The American Perception of Death

This photo was taken by jimmedia at www.flickr.com

Over the past 100 years, the word “death,” in American culture has almost become a politically incorrect term. Think about it. What do people usually say after a death? He is no longer with us. He has passed away. He is in a better place. Rarely, do you hear someone say, “he has died.” Why is this? Are we being sensitive to the subject, or have we become afraid of the word death?

 Different cultures and religions around the world have their own views about death. Most religions believe a spirit leaves the body after death and moves on to another place such as heaven or reincarnation. To acknowledge this act, most cultures have a strict ritual that takes place to insure the spirit has the appropriate journey to its final destination. 

Within the past 100 years, the process of how people live out their final days has changed. Before, loved ones would pass away in the comfort of their own homes and families. A couple of close family members were primary caregivers and they used their own medical cures and treatments rather than a doctor’s. The modern healthcare movement has placed more terminally ill patients in hospitals instead of the patients’ home.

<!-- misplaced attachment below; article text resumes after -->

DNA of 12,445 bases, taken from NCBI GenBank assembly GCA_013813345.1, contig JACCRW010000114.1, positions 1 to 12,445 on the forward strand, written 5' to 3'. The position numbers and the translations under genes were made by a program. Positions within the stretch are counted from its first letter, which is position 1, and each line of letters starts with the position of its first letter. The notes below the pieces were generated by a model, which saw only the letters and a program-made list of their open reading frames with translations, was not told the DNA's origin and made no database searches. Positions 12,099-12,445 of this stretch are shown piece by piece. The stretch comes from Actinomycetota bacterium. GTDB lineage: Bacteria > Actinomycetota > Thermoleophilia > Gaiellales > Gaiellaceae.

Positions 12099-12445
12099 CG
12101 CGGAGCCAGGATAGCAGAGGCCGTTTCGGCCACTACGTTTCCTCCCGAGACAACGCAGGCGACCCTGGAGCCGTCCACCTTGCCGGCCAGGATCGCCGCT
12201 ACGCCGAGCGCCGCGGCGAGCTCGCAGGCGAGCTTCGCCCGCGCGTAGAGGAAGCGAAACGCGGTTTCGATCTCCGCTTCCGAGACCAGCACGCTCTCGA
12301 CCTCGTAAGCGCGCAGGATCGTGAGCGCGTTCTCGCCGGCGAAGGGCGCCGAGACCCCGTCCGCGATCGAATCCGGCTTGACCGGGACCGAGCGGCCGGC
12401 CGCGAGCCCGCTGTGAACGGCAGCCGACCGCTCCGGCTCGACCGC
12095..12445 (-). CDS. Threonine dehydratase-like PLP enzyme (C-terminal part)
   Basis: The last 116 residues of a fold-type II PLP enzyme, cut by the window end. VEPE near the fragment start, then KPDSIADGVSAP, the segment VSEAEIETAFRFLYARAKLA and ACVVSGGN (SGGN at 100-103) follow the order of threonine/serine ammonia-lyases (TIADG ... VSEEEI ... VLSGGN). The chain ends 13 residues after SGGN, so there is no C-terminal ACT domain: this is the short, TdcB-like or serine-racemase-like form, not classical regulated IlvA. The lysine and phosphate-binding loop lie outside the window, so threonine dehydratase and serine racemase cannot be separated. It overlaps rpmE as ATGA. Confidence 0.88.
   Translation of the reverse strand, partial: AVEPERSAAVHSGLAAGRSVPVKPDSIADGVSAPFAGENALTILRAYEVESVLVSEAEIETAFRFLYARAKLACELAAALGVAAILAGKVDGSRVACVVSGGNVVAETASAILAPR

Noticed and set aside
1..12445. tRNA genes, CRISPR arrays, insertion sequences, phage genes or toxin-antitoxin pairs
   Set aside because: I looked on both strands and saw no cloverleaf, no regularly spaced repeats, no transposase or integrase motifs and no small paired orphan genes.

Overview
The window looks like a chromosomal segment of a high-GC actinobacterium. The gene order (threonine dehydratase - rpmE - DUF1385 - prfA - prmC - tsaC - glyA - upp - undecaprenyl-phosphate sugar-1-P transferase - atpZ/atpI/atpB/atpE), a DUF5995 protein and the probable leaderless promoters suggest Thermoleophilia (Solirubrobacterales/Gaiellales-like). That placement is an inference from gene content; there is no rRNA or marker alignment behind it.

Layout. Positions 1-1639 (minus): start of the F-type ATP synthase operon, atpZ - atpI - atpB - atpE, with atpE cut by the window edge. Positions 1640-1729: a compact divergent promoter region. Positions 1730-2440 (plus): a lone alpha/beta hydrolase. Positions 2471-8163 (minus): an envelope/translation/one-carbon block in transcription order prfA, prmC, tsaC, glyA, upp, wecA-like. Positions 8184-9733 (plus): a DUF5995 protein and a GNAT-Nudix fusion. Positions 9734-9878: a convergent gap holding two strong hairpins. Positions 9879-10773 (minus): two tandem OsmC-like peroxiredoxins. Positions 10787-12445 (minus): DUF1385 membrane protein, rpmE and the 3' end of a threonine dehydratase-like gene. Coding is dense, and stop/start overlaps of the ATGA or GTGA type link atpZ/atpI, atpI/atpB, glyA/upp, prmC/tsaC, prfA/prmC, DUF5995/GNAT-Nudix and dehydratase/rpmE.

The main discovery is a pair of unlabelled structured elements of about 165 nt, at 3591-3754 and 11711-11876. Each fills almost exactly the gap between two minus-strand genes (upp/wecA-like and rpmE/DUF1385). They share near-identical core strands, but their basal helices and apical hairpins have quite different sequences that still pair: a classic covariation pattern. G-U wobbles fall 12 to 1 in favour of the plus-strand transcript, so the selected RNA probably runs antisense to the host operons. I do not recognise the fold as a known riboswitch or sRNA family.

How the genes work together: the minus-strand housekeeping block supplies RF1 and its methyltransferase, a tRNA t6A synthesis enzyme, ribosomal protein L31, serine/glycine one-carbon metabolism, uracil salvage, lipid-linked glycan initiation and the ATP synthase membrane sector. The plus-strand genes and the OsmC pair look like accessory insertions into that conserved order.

With the rise of hospices in the nation, it seems Americans are trying to learn how to accept death rather than defeat it. A hospice is designed to treat the patient, not the illness. This simple idea relieves a lot of stress from the patients and their families because the victory in a hospice is not beating the illness, but accepting it, along with the death that follows.

 Getting to the point of accepting and understanding death is something that can only be done through communication and education. Having someone close to share your emotions and beliefs about death without sparking a debate can help you become more comfortable with the subject. Also, educating yourself about cultures’ perspectives of death can help enrich your understanding and help bring closure.

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